16.1 Lifting of Stable Layers Over a Circularly Symmetrical Terrain Obstacle

Friday, 1 July 2016: 10:30 AM
Adirondack ABC (Hilton Burlington )
C. David Whiteman, University of Utah, Salt Lake City, UT; and M. Lehner, S. W. Hoch, B. Adler, N. Kalthoff, and M. O. G. Hills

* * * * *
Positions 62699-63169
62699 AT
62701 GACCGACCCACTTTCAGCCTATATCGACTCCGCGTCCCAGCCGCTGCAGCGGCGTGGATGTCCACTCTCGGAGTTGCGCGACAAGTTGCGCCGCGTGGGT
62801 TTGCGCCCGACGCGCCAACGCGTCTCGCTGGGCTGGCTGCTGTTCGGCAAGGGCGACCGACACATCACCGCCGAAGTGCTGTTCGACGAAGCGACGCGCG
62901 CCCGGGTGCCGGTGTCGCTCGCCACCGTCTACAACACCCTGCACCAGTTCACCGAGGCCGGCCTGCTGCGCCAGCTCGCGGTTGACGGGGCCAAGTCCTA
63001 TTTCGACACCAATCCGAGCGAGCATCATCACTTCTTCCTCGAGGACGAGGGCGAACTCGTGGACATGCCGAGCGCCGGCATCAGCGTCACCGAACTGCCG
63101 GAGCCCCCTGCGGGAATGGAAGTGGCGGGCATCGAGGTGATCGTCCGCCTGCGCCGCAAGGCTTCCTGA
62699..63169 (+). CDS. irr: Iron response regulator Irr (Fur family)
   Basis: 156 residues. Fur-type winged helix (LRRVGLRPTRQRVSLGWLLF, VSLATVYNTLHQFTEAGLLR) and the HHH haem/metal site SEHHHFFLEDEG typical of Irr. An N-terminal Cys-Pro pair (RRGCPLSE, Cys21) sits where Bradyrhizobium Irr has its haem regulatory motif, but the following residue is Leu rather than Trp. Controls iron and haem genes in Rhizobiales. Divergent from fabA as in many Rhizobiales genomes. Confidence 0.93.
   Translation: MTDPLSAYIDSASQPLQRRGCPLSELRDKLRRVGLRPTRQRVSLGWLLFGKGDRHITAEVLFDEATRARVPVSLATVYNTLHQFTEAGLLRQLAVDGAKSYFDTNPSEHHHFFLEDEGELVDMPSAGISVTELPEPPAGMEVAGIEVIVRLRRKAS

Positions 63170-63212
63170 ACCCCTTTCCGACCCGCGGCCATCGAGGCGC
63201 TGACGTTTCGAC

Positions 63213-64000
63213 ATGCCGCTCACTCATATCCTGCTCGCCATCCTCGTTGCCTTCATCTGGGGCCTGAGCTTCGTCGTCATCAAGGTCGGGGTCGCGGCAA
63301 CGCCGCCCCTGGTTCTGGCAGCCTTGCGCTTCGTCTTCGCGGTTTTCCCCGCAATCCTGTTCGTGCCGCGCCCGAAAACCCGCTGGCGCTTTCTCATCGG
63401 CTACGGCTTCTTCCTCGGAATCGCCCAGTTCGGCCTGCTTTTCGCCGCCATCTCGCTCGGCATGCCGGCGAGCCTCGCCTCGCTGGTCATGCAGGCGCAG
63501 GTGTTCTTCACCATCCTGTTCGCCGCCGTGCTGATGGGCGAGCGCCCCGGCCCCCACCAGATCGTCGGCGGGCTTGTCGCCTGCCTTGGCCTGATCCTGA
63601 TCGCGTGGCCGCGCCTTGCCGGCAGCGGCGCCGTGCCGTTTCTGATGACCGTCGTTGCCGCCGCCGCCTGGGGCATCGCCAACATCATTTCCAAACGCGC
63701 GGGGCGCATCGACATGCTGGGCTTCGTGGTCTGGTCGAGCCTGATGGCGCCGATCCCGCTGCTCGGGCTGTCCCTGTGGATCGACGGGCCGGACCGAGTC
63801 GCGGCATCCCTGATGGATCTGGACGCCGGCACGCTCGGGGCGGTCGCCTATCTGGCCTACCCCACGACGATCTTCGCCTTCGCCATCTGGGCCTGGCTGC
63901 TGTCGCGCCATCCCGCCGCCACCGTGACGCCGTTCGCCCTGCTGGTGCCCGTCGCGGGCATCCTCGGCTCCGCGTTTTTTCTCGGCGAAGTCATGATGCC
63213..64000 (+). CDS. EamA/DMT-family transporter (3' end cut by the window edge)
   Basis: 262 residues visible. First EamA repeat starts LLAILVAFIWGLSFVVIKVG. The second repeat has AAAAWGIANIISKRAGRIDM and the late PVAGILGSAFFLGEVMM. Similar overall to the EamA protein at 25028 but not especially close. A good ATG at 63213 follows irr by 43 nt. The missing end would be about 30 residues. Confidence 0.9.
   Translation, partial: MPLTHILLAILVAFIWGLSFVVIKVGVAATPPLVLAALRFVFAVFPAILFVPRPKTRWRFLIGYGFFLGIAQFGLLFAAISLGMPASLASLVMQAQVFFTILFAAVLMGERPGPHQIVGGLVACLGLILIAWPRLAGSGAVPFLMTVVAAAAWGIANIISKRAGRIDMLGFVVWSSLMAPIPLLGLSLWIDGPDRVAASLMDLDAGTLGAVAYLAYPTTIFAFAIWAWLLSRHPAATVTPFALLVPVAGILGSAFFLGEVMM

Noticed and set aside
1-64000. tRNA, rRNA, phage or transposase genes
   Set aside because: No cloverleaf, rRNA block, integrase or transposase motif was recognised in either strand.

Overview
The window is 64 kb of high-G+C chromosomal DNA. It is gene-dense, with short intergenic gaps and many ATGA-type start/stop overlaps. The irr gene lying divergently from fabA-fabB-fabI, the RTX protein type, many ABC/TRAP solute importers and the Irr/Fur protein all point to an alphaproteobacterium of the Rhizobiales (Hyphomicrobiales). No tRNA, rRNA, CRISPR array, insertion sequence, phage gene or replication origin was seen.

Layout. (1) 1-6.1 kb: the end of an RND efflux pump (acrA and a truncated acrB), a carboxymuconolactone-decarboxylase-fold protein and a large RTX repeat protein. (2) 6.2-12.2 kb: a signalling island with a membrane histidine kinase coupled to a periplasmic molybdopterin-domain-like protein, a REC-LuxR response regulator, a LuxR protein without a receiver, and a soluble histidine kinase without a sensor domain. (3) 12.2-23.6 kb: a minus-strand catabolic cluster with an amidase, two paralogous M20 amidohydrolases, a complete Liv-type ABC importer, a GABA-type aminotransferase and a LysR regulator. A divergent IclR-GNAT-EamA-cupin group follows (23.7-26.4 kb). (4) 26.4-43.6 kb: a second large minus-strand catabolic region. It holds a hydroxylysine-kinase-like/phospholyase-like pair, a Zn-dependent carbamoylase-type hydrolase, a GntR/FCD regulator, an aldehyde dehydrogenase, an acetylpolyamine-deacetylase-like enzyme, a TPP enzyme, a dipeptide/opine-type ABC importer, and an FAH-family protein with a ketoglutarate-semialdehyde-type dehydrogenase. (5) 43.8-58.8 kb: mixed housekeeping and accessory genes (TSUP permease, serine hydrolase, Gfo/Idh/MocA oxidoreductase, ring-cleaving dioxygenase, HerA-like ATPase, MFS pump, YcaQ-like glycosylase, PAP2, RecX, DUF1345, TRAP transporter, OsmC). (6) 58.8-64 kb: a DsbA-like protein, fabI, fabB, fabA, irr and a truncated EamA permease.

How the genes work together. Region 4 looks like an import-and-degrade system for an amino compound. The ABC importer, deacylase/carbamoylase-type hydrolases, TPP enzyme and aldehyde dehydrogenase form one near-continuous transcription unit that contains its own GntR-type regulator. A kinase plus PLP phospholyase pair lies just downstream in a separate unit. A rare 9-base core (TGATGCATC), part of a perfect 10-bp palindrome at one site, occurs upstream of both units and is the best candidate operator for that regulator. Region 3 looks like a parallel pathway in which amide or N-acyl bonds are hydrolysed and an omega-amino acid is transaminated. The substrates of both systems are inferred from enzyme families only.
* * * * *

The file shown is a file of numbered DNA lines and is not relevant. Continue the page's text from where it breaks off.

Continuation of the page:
In the Second Meteor Crater Experiment (METCRAX II), observations were made of nocturnal katabatic flows that coursed down an extensive, gently inclined mesoscale plain to impact the Barringer Meteorite Crater. The stable air mass in the approaching katabatic flow was lifted up the 30-50 m high rim of the circularly symmetrical crater to pour over the crater's rim. The coldest air tended to build up and slow down at the lowest elevations on the upwind side of the Meteor Crater, with successive inflows being lifted over this coldest air. A "dividing streamline" separated the underlying cold air, which split around the crater at the lowest levels, from the overstreaming air that was lifted over the crater rim. The amount of lifting varied around the periphery of the crater rim, with the coldest air overflowing the rim in the direct upwind direction. Decreasing lifting and thus warmer temperatures spilled over the crater rim as angular distance increased from the upwind direction. Minor variations in rim elevation produced a secondary effect; relatively colder air passed through the lower elevation passes and gaps. The idealized circular shape of the crater simplified the investigation of the dividing streamline concept. The applicability of the concept, the variation of inflow temperatures along the crater's rim and its effect on cold air intrusions into the crater are the focus of the presentation.
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